The problem:

Whenever I'm doing an ajax call I get certain notifications that are duplicated. I'll just post a screenshot of it since it's easier than drawing it.

Do note that the ajax itself is just part of the way I'm retrieving the results but is not responsible for the duplicates themselvs, I'm absolutely sure. It's not a display issue either, I've double and triple checked that.

Before Ajax

After ajax

What I've noticed is that if I were to remove this part

ORDER BY n.creation_date DESC, (is_read IS NULL) DESC, n.priority ASC

from the query. It works fine. No duplicates.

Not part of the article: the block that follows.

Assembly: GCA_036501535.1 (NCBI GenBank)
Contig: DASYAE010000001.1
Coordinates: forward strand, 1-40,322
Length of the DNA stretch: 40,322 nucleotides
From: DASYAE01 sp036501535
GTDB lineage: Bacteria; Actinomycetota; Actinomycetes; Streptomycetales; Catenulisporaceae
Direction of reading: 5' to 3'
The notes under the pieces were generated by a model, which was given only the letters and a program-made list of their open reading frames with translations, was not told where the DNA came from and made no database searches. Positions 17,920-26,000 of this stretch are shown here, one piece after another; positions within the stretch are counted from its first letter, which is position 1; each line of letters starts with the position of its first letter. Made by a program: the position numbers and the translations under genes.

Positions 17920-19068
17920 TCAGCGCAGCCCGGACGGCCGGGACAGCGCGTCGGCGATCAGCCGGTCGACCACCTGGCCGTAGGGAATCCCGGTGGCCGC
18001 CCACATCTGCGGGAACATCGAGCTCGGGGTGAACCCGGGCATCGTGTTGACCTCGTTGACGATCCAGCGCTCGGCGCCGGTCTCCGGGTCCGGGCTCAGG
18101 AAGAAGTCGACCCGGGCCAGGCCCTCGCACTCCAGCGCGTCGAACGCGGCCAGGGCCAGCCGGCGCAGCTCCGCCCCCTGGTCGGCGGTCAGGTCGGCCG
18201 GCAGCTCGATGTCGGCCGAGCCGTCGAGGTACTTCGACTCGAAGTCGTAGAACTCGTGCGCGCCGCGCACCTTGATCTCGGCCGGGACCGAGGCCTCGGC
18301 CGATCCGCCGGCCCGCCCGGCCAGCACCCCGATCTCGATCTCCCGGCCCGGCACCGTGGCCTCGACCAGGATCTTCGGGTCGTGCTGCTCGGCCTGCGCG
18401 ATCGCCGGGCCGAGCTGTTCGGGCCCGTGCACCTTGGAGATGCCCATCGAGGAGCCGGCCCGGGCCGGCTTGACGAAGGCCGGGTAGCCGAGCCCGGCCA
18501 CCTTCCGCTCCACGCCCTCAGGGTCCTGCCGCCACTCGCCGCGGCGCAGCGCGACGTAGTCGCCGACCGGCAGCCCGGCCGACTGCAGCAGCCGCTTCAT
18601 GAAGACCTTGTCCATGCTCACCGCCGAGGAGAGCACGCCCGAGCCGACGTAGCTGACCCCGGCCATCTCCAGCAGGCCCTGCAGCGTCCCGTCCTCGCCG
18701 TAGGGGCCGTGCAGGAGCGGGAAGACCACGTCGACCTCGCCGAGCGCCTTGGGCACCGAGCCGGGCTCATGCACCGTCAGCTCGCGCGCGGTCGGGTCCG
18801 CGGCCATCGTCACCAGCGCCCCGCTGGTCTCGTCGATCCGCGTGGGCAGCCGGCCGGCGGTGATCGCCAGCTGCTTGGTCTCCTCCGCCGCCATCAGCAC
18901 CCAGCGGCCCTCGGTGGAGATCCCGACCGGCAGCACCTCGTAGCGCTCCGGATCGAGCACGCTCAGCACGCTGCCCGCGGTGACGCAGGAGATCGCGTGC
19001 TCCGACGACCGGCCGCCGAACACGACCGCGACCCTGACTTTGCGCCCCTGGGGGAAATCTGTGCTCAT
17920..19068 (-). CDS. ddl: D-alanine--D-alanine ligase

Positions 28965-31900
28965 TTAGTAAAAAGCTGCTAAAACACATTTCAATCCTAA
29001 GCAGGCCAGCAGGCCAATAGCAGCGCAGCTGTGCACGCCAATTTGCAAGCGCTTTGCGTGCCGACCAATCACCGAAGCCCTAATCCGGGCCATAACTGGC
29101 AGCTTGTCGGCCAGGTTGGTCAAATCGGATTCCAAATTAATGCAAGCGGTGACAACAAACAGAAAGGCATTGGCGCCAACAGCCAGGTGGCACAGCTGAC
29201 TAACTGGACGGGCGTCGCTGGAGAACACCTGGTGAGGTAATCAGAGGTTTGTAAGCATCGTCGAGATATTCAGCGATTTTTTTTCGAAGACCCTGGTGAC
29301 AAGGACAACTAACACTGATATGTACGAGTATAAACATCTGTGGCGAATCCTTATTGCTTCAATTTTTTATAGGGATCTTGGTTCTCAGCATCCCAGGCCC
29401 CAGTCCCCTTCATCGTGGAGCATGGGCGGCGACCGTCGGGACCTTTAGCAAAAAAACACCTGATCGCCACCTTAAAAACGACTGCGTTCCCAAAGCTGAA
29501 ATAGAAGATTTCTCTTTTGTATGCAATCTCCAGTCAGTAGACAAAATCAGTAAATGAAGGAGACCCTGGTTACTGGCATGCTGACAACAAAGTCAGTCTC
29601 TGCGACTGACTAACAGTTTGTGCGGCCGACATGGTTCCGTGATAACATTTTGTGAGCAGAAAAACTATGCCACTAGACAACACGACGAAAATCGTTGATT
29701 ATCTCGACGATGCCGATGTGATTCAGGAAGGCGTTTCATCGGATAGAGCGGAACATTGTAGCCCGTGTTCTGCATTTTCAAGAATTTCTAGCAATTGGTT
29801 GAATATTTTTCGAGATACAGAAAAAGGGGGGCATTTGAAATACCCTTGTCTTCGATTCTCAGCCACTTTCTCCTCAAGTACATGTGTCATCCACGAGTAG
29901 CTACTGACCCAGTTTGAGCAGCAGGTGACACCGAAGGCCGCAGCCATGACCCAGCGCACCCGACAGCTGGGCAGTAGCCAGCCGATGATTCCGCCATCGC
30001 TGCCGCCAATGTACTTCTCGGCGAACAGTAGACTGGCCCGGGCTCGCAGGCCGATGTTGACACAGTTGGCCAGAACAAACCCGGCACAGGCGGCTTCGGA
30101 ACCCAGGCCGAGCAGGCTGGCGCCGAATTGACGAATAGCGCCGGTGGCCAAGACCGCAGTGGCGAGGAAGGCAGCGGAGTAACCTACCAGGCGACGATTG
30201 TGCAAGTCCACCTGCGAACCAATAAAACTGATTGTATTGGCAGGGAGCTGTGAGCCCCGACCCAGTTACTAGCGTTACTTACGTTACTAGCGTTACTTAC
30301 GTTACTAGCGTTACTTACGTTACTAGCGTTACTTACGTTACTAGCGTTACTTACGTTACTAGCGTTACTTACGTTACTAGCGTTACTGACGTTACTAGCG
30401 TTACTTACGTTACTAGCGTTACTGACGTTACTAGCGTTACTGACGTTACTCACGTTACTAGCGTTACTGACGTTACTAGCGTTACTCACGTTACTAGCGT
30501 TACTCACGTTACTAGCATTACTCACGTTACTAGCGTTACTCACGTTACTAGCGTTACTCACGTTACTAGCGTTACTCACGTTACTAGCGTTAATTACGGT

The dump of the query above, with limit removed and order by removed:

Dump

Sorry for the image but it's easier.


I'm using PHP to query the database.

  public function all($consultant_id, $consultant_role, $offset = 0) {
    $limit = 10;
    $offset = $offset * 10;

    $query = <<<SQL
SELECT n.*, ns.notification_id AS is_read FROM notifications n
LEFT OUTER JOIN notification_status ns
ON n.id = ns.notification_id
LEFT JOIN notification_user_role nur
ON n.id = nur.notification_id
WHERE 
(
  n.esb_consultant_id = :consultant_id 
  OR 
  n.esb_consultant_id = :role_all
)
AND nur.user_role_id = :consultant_role
AND n.creation_date <= NOW()
AND n.expiration_date >= NOW()
ORDER BY n.creation_date DESC, (is_read IS NULL) DESC, n.priority ASC
LIMIT $offset, $limit
SQL;
    $return = $this->connection
      ->query($query
        , [
          ':consultant_role' => $consultant_role,
          ':consultant_id'   => $consultant_id,
          ':role_all'        => NotificationStatus::PL_N_ALL,
        ]
      )->fetchAll(\PDO::FETCH_ASSOC);